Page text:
The reunion of Asia's original lineup that began last year will likely yield a new studio album, guitarist Steve Howe tells Billboard.com.

The reunion of Asia's original lineup that began last year will likely yield a new studio album, guitarist Steve Howe tells Billboard.com.

"We're starting the process of recording, and we feel good about that -- partly because we're getting on well and we think, 'Why not?'," says Howe, who retains his membership in Yes and formed the prog rock supergroup in 1981 with bassist John Wetton (King Crimson, Roxy Music, Uriah Heep), adding drummer Carl Palmer (Emerson, Lake & Palmer) and keyboardist Geoff Downes (the Buggles, Yes).

"We're trying to make an album that isn't terribly predictable for us," Howe adds. "We're not doing retrospective music; we're certainly going to try to show our histories but still have a slightly more diverse range."

Howe also notes that Asia is "not trying to live up to the first album" -- the quartet's self-titled 1982 debut that spent nine weeks at No. 1 on The Billboard 200, launching the hits "Heat of the Moment" and "Only Time Will Tell." This lineup recorded just one more album, 1983's "Alpha," before splintering. Downes has maintained the group over the years with shifting array of members.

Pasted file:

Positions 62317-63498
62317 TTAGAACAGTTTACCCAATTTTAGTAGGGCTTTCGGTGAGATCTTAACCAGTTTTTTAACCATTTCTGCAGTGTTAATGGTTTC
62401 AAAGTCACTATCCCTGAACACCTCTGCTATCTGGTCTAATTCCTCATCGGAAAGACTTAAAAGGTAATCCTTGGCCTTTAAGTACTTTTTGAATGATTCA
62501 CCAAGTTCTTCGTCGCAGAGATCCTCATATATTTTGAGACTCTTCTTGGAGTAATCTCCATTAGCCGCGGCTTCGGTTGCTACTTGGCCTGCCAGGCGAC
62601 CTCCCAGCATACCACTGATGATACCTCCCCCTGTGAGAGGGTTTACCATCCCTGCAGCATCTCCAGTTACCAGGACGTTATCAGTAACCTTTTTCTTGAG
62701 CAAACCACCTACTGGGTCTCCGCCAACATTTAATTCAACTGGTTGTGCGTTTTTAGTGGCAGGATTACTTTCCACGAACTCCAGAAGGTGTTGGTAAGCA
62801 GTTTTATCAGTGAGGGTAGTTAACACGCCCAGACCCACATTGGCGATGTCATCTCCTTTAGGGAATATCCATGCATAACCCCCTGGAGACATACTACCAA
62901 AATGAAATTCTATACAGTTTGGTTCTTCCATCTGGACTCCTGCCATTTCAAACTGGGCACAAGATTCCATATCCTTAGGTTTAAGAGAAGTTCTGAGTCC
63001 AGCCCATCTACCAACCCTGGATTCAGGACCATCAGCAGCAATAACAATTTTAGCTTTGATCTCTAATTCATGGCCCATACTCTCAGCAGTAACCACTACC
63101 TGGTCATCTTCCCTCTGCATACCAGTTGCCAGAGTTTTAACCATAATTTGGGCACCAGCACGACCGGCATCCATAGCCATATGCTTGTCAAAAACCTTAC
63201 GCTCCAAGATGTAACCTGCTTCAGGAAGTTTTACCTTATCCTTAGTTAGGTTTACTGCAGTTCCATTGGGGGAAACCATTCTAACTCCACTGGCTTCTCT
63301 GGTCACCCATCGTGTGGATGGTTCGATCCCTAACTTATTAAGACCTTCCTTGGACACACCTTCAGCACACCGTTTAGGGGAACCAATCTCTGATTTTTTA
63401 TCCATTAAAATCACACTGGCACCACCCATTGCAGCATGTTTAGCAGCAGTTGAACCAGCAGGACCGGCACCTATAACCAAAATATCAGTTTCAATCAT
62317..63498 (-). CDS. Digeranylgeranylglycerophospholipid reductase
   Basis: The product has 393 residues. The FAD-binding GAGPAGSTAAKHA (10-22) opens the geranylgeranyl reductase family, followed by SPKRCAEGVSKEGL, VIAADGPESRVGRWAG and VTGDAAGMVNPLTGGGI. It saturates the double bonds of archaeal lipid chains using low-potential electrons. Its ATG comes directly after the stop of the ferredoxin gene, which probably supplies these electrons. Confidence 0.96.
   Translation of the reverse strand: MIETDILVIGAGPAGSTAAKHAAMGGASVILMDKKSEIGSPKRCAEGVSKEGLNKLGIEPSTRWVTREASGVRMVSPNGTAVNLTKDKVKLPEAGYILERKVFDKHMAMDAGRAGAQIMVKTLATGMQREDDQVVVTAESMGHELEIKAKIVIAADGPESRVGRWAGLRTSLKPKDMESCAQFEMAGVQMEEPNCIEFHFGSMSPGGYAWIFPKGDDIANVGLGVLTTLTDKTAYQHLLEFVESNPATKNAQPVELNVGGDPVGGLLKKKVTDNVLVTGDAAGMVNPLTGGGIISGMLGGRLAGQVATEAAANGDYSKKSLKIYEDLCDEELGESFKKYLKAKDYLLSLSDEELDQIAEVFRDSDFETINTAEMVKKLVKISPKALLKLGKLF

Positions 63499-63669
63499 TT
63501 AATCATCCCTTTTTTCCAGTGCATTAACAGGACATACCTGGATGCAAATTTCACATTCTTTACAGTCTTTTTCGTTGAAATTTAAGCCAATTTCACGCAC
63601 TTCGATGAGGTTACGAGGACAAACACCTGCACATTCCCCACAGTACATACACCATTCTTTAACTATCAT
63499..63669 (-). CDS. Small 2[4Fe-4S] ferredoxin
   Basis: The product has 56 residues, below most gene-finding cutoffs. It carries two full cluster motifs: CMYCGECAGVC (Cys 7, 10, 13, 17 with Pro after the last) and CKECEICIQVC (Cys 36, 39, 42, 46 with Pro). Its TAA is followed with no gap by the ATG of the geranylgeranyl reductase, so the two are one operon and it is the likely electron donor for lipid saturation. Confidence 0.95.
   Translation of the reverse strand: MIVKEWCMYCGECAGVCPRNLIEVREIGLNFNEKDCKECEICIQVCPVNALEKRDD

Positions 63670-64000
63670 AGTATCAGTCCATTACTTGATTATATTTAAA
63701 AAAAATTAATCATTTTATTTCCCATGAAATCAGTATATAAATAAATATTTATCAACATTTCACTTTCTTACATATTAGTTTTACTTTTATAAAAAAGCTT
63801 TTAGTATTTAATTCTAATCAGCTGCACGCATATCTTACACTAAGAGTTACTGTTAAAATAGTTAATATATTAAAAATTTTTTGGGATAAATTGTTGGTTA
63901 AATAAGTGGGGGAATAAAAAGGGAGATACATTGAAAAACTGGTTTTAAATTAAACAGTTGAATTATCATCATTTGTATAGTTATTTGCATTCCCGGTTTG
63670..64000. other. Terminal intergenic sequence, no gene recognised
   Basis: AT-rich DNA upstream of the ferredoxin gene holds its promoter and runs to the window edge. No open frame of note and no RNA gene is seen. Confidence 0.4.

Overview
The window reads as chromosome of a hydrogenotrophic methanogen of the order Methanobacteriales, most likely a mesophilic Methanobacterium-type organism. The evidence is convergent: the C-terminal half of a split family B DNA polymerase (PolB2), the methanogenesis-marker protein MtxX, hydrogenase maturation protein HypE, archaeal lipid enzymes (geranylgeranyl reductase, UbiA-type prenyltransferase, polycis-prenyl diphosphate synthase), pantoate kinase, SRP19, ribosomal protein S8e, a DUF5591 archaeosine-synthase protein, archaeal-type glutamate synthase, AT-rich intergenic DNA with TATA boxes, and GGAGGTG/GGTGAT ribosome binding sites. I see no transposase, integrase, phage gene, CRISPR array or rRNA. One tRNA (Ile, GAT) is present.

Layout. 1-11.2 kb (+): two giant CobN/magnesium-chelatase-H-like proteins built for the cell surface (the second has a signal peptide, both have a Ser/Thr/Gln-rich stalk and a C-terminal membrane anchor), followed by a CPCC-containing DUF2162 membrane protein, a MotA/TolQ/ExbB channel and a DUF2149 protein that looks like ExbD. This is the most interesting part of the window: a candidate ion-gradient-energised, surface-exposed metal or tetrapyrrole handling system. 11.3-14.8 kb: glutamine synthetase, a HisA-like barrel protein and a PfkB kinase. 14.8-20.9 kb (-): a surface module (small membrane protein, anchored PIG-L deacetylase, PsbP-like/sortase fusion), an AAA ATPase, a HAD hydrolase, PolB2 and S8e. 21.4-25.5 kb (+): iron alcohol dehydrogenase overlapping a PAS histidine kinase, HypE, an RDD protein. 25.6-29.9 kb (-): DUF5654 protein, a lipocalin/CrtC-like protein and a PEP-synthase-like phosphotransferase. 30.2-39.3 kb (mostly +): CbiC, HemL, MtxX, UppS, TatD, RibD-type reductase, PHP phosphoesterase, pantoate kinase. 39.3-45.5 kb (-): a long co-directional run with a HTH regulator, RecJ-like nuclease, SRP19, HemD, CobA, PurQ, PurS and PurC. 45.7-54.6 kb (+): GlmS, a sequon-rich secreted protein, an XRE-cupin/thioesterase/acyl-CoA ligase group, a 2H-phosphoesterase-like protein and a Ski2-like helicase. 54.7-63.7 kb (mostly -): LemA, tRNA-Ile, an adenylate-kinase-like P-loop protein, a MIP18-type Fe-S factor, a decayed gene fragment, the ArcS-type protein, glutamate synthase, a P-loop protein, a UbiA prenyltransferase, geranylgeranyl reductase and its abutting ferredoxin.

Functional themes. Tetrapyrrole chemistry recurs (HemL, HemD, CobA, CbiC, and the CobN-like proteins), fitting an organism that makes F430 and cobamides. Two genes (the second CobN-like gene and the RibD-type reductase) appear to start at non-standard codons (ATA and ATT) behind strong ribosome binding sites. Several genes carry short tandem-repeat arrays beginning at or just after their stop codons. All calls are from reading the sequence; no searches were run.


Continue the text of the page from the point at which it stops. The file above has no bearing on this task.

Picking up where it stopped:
But Howe sees the regrouped original lineup -- which releases the "Fantasia: Live in Tokyo" CD on June 26 and begins a new tour today (June 13) in Sarasota, Fla. -- as an ongoing concern.

"We like the chemistry now more than ever," the guitarist says. "This (reunion) is proof there was a great chemistry originally. The fact it got messed up was our fault. We felt we owed it to each other to put it right."

Howe expects Asia to work in earnest on the new album in early 2008. But he also expects to be busy again with Yes, whose planned two-year hiatus has become three years. Plans are afoot for touring and possibly recording, but Howe is confident both groups can co-exist.

"There's no issue of moving Asia out of the way so I can do Yes," says Howe, who also plays in the Steve Howe Trio, a jazz group with his son Dylan. "The other guys in Asia feel it is right Yes should come back. But we're certainly utilizing the time when Yes is dormant to our advantage."